6. Today I decided to use this collect in my Noontime devotions. I enjoyed the clear message that we have all been given a gift and are called to share that gift. The Holy spirit is with in us and we are blessed when we share the Gospel. I thank God for the life and works of Bishop Selwyn.

    Peace & Love

    Amanda J Murphy Venezia

  7. Bishop Selwyn was able, almost from Day 1 in New Zealand, to speak directly with the Maori and that seems to have won their approval. He served as or tried to serve as a mediator of the conflict between the Governor/British colonists with mixed results (at first) until a resolution was achieved. I perceive him to be
    worthy of the appelation “Apostle to The Maori” because he was able to connect vitally with them and was
    able to proclaim the Gospel so as to draw many of them into the Body of Christ. That his grave in Lich-
    fiel is a place of pilgrimage for the Maori is a clear sign of that enduring connection. What he did for 20+ years in Lichfield might be of interest as well. I have no awareness of this.

  8. There’s so much more to this man — as Christian, bishop, missionary, educator, and explorer — than HWHM mentions. And what little it does mention lacks context.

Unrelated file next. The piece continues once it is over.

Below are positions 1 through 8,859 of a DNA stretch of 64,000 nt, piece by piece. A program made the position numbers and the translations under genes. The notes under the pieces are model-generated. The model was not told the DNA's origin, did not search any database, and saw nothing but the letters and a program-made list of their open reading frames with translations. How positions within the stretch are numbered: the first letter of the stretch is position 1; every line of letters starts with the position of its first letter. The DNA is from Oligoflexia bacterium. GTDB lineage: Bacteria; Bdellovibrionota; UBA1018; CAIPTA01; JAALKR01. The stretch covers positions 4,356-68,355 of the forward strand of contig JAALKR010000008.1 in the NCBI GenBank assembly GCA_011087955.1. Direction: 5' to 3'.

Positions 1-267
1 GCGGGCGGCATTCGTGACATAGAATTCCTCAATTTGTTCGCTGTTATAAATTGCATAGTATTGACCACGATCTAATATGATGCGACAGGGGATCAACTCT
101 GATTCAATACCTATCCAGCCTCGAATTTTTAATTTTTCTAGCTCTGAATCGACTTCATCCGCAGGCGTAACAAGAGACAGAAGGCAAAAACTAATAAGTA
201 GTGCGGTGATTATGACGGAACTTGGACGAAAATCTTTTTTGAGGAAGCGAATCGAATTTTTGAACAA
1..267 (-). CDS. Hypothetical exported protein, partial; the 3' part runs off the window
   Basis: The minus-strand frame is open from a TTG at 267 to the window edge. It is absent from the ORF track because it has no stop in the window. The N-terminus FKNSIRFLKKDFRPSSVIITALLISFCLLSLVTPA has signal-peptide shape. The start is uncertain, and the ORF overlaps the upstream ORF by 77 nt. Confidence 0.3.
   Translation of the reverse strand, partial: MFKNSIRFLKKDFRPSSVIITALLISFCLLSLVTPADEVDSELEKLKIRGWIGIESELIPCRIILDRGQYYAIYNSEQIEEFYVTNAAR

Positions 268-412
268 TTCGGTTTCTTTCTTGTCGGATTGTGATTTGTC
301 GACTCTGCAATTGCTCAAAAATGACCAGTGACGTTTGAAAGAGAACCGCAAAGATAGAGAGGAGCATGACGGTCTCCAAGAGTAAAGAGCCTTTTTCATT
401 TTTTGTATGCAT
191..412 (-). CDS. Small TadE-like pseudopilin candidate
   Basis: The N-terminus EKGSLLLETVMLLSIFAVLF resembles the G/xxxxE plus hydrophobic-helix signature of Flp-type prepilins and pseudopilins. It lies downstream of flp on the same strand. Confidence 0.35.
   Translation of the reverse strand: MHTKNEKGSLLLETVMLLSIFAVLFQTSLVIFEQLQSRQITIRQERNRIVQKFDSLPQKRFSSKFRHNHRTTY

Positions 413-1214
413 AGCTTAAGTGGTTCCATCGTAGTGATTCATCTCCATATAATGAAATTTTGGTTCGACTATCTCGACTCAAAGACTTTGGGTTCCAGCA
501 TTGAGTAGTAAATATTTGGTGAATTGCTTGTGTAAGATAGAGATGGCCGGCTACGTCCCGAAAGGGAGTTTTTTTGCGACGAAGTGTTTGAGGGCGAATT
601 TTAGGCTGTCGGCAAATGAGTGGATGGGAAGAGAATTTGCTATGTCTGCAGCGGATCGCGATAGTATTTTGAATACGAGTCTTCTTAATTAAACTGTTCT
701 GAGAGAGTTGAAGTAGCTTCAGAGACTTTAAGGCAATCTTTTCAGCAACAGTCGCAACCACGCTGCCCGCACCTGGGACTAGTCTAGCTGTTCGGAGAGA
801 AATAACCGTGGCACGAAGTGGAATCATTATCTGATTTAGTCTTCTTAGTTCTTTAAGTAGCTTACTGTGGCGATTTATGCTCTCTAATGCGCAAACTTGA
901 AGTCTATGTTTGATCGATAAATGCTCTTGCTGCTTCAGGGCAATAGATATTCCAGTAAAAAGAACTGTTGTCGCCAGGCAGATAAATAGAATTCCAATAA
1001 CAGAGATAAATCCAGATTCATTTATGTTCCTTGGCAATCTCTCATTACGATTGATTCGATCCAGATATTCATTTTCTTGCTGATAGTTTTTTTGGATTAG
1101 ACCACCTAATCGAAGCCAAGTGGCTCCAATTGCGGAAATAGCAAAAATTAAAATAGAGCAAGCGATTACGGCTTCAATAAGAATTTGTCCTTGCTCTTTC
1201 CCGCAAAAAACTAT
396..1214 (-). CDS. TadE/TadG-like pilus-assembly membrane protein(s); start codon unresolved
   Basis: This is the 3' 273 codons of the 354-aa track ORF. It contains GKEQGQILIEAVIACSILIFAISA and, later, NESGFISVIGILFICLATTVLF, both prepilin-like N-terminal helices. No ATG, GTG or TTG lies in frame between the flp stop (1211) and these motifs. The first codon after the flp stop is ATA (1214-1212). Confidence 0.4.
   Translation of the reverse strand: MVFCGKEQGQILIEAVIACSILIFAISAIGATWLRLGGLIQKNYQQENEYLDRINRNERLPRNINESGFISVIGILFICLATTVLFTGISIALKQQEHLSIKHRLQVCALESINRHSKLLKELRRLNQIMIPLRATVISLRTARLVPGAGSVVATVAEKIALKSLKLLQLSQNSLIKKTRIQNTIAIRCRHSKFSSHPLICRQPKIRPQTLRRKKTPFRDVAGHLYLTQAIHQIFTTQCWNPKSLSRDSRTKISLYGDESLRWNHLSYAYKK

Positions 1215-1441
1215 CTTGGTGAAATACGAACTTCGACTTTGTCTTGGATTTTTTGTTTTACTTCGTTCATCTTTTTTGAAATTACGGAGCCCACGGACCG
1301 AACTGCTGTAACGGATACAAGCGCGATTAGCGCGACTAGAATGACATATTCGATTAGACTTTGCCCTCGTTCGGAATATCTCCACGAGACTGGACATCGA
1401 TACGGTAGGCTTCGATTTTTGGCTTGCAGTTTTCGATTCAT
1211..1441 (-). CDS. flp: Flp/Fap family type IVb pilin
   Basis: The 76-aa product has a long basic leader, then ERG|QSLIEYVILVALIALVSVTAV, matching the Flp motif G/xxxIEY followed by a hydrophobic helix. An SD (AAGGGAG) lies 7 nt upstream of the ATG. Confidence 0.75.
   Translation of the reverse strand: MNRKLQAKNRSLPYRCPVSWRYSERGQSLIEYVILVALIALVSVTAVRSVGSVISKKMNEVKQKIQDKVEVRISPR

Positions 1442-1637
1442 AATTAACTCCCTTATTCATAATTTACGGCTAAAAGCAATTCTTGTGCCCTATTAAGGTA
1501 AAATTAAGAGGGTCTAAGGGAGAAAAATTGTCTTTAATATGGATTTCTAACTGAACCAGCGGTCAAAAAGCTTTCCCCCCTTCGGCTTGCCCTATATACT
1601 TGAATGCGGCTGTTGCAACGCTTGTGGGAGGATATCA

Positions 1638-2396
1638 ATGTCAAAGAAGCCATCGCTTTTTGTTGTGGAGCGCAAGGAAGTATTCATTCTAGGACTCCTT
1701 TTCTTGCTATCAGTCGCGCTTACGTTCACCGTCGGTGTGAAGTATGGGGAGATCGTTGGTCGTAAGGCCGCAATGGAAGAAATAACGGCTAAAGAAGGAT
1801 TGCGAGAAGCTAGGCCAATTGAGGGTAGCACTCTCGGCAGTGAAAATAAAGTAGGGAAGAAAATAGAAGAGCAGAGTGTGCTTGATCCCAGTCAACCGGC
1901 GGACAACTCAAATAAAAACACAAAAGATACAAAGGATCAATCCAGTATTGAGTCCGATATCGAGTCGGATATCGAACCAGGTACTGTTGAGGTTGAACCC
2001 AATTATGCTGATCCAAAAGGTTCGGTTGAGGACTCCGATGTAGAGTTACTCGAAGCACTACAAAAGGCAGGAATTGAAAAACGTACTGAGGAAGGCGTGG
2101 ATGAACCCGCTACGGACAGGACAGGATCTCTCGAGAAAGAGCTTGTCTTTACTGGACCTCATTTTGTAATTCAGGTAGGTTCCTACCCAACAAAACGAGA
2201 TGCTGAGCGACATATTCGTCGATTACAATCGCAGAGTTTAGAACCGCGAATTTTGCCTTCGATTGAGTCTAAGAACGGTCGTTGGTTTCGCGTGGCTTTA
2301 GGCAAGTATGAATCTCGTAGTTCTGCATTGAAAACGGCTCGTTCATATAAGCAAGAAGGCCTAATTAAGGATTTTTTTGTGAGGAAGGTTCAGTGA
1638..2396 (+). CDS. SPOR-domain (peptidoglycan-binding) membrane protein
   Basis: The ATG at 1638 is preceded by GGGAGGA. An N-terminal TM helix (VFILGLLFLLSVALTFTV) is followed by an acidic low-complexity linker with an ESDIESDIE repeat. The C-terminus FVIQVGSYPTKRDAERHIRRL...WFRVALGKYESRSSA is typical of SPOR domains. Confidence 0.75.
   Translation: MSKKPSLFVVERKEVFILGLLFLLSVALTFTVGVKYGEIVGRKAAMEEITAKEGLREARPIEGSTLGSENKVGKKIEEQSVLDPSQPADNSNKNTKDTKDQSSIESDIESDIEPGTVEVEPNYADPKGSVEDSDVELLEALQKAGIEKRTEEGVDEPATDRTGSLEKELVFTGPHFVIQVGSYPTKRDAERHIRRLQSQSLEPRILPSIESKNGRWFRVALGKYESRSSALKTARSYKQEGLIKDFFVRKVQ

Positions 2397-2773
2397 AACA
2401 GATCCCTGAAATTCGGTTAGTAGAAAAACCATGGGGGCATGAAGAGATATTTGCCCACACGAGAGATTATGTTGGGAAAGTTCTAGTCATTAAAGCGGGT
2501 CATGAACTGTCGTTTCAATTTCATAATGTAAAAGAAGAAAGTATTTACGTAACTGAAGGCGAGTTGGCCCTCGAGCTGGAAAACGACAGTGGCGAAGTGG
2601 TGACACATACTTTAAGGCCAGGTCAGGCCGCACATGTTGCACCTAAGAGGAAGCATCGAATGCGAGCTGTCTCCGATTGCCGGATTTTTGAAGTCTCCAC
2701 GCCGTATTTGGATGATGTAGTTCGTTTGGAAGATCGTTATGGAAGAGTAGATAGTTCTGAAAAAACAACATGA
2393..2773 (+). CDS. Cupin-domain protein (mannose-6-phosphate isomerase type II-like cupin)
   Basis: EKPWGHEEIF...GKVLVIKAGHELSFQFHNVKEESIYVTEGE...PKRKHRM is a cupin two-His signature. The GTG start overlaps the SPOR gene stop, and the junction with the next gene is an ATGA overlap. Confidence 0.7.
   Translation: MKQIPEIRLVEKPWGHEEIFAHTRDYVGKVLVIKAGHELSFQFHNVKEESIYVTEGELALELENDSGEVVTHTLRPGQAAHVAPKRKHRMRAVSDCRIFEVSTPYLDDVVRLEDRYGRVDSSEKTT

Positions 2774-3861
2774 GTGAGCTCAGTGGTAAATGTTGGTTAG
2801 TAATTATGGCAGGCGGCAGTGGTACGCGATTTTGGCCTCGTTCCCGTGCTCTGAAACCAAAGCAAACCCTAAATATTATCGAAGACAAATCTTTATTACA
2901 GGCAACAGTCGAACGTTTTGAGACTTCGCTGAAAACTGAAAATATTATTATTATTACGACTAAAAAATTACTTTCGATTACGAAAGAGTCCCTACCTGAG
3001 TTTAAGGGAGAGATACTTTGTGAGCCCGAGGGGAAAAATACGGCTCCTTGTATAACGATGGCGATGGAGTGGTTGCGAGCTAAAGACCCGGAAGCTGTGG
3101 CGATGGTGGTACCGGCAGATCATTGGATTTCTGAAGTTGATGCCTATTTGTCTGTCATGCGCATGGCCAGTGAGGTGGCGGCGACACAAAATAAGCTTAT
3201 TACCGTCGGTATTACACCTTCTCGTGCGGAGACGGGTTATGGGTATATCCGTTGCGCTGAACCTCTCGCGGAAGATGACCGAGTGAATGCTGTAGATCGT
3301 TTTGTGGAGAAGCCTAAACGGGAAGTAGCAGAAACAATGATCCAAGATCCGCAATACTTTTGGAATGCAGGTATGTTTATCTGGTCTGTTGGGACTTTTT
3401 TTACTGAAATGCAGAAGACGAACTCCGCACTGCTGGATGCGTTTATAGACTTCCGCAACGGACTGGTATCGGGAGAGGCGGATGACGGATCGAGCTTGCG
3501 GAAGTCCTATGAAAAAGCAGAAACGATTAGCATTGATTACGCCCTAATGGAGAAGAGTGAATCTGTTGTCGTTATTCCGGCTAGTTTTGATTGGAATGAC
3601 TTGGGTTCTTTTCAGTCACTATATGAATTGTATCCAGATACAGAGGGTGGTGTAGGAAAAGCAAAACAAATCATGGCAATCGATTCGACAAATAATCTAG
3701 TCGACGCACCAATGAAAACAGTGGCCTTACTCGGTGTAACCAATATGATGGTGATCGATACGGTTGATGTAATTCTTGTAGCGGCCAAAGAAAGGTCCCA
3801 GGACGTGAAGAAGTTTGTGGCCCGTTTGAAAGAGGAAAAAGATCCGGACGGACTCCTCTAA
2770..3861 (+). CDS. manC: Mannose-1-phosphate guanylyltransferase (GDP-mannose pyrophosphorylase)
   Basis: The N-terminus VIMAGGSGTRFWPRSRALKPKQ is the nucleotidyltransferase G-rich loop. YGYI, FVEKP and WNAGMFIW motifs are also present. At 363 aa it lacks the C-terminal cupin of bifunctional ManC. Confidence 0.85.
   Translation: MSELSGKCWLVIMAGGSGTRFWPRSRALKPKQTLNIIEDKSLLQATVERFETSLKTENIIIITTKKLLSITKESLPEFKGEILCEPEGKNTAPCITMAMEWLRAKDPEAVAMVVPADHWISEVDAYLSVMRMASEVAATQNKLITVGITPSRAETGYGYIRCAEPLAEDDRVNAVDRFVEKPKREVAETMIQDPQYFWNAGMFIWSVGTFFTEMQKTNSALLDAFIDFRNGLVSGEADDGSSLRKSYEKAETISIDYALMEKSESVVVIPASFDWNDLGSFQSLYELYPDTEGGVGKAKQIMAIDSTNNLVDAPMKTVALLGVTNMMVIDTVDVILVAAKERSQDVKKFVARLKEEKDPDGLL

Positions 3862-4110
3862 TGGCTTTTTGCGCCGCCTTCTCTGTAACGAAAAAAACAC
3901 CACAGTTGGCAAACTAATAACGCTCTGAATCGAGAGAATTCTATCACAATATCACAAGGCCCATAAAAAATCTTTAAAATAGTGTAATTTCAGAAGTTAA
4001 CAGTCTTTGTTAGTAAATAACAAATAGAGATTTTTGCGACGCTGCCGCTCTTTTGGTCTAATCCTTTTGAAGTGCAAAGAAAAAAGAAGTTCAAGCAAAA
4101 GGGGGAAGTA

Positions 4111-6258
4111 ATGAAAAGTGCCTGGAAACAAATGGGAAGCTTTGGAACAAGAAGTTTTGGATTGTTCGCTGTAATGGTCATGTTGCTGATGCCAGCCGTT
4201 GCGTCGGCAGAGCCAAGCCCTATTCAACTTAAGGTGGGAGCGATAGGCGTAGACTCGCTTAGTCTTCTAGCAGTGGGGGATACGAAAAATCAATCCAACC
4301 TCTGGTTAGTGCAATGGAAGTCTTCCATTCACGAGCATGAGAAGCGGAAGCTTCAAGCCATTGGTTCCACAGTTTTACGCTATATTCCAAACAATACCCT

Following his ordination as a deacon (1833) and priest (1834), he served as curate to the vicar of Windsor. That was his highest ecclesiastical office before consecration as bishop.
    The Pacific Islands he evangelized (and explored!) were those lying between 34 degrees south longitude (what the Colonial Office meant to be the northern boundary of his diocese) and 34 degrees north longitude (what the Letter Patent actually read, thanks to a “scribal error”). The establishment of his diocese and the evanglization to the Maori kept him busy from 1841 until 1847, which explains the delay.
    In addition to learning the Maori language on his first voyage to New Zealand, Selwyn also learned navigation, mapping, and ship-handling, so that he was able to act as his own sailing master on his voyages of exploration and evangelism. One sailor noted that “To see the Bishop handle a boat was almost enough to make a man a Christian.”
    Selwyn had objected strongly to wording in his Letter Patent which authorized him to ordain priests and other ministers. That authority, he insisted, was his by right of episcopal consecration. It was not in the Colonial Office’s power to grant or withhold. He won that point, but he let the longitudinal error pass in discreet silence.
    His reforms and advocacy established New Zealand as an independent part of what later became the Anglican Communion. The theological college he founded at Aukland (St. John’s, in 1843) was, from its beginnings, open to both white and Maori candidates. Selwyn’s insistance that all ordinands know Greek meant that the first Maori (Rota Waitoa) was not ordained until 1853.